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Can Plasma Be Solid

  1. Feb 12, 2012 #1
    Plasma, the fourth state of matter, is a gas that consists of ions and free electrons. If you cooled plasma would it become a liquid? A solid? What would be the properties of this plasma? would you be able to magnetically separate it?
  2. jcsd
  3. Feb 12, 2012 #2


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    If you cooled a plasma, the positive ions and electrons would combine to form atoms, so you (at first) would have an ordinary gas.
  4. Feb 12, 2012 #3
    Ah I see says the blind man. That was probably the most likely one in my mind.
  5. Feb 12, 2012 #4


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    I'm certainly no plasma physicist, but I found the following on page 62 of the Naval Research Laboratory Plasma Formulary NRL/PU/6790--11-551, Revised 2011:

    "Complex (dusty) plasmas (CDPs) may be regarded as a new and unusual state of matter. CDPs contain charged microparticles (dust grains) in addition to electrons, ions, and neutral gas. Electrostatic coupling between the grains can vary over a wide range, so that the states of CDPs can range from weakly coupled (gaseous) to crystalline. CDPs can be investigated at the kinetic level (individual particles are easily visualized and relevant time scales are accessible). CDPs are of interest as a non-Hamiltonian system of interacting particles as a means to study generic fundamental physics of self-organization, pattern formation, phase transitions, and scaling. Their discovery has therefore opened new ways of precision investigation in many-particle physics."

    Crystallinity normally refers to the degree of structural order in a solid.

    Typical CDP experimental dust temperatures appear to be ~3 x 10^-2 - 10^2 eV.

    I hope this helps.

    Respectfully submitted,

    Edit: I googled "coulomb yukawa crystal discharge chamber", and found a large group of papers. This one was fun to look at: http://physik.uni-graz.at/~dk-user/talks/Thoma20080213.pdf
    Last edited: Feb 12, 2012
  6. Mar 24, 2012 #5
    wow great questions. The obvious answser is no! you can not have solid plasmas. Plasmas are hot and when you cool them they will lose their charge.

    But plasma physics is never obvious. And would you believe it there are plasma crystals which behave like solids. They are very interesting because the scale lengths in such crystals are often quick large - millimeters even.

    So how do we get a solid plasma. By putting tiny dust particles into a gas plasma. Electrons collect on the dust particles and the dust particles then repel each other creating a crystal like structure. Unlike a normal crystal which has positive ions repelling each other is a sea of electrons, in the plasma crystal we have negatively charged dust repeled in a sea of positive ions and electrons.
  7. Mar 24, 2012 #6
    Plasma Crystal experiment http://www.mpe.mpg.de/pke/index_e.html [Broken]
    Last edited by a moderator: May 5, 2017
  8. Mar 25, 2012 #7


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    Here is an article about electric ice, or ionized ice, or "ice XI". (Elderly readers may recall Kurt Vonnegut's "Ice 9". :biggrin:)

    Cool ice to about 60 kelvin (-213.15 °C), though, and the hydrogens rearrange themselves so they are aligned. In the resulting, perfectly regular crystal, called ice XI, there are distinct regions of positive and negative charge.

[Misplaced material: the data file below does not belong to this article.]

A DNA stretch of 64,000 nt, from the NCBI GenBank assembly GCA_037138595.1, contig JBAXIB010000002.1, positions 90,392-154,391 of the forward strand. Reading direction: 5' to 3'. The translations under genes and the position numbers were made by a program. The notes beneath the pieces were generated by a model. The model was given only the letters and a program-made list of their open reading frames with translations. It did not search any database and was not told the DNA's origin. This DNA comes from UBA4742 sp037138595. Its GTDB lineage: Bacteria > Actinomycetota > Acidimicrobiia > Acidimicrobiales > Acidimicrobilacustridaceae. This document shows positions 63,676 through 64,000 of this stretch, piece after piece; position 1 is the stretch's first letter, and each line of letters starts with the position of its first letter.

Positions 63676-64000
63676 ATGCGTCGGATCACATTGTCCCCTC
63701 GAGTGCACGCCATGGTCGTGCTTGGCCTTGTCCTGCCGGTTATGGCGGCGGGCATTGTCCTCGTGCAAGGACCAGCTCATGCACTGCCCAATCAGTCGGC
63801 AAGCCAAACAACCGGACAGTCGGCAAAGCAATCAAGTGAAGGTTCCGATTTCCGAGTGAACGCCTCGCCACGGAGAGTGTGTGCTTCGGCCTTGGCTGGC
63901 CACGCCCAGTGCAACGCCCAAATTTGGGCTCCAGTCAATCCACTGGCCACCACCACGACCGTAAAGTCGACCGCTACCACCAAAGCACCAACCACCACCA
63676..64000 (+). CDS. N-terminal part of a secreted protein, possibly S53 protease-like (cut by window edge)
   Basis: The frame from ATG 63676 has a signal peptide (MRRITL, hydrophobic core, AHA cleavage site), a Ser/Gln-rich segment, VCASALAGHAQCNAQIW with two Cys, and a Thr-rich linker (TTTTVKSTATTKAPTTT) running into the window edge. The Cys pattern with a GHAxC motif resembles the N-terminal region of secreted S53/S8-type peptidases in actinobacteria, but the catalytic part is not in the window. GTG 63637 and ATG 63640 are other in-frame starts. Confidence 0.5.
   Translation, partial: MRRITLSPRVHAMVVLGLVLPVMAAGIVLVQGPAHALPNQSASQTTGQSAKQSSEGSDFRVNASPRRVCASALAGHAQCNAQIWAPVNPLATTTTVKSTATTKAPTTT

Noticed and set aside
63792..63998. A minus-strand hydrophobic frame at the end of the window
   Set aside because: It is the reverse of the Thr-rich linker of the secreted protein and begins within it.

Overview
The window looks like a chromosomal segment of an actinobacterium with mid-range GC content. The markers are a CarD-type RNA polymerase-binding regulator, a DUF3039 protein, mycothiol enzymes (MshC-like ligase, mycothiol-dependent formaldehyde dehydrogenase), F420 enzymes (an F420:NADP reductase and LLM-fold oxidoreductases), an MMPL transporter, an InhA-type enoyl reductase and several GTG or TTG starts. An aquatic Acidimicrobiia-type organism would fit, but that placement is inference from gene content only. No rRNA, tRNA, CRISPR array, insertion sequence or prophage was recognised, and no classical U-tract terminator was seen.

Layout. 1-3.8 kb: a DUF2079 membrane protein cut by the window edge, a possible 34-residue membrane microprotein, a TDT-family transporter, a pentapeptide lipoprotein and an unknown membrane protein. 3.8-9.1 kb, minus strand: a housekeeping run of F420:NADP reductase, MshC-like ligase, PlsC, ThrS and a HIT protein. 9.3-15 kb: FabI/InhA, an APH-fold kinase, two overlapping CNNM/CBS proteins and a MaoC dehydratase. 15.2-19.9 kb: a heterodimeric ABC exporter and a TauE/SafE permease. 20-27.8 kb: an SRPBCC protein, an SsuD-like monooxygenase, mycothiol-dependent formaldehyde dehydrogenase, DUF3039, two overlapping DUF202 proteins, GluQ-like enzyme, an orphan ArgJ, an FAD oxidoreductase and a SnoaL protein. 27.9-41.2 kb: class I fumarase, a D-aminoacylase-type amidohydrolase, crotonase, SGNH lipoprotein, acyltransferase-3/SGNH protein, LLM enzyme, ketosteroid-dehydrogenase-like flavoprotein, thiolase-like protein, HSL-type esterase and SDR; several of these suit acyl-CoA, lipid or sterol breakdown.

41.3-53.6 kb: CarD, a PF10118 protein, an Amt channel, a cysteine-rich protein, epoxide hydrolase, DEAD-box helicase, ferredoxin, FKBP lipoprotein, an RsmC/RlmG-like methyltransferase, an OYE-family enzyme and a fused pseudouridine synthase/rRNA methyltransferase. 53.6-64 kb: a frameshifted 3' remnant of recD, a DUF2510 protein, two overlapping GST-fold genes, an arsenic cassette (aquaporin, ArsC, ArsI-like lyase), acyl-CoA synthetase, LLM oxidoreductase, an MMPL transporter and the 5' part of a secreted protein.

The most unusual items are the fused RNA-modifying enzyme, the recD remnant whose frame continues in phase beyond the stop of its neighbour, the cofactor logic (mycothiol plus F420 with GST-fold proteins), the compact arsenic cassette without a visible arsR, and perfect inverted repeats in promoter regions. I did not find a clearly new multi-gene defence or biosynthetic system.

Can it it be explained how this fails to be an example of a plasma in solid form, please?

    Respectfully submitted,
  9. Mar 26, 2012 #8
    It comes down to the definition of a plasma.

    Plasma behave in a collective way. Some people define a plasma as positive and negative particles but this is not enough. The collection of charged particles must react to shield a potential so that no electric field can be sustained in the plasma - it is almost neutral though out the bulk. There must be enough charged particles of both species and they need to be close enough together that each particle influences many nearby charged particles, rather than just interacting with the closest particle. There is also a need for the response time of the plasma to be faster than the collsion time with neutrals so that the collective behaviour is not distroyed by the charged particles bumping into neutral molecules or dust particles.

    In a normal crystal like the ice example there are ions and electrons but the ions are not free to move so I would not consider this a plasma, it breaks the collision rule.Generally it is often said that plasmas are hot - the forth state of matter. This is true if we consider everything to be in equilibrium. I would say it is only true for thermal plasma and they have to be hot to survive. But nearly all plasma used in industry are not in thermal equilibrium. The are often called cold plasma. For example in the dust crystal the electrons are heated by a Radio Frequency, RF Field. The RF heats the electrons to 10,000K but the dust is cold as are the ions. The electrons lose energy in collisions with ions and dust but because the mass is so different the collision do not transfer a lot energy and any energy lost is regained from the RF field. So the electrons stay hot but everything else can be cold.

    But because the ions and electrons are still free to move and there is not too much dust then a plasma still exists and can be sustained indefinitely. The dust forms a crystall lattice inside the plasma so it is like a solid, but it shows that the solid state and plasma state can exist together. - thats why I think it is so intersting.
  10. Mar 28, 2012 #9
    The Sun is a plasma. Pressure increases towards the center of the star. As the plasma grows denser it becomes thicker, first like a liquid then an amorphous solid.
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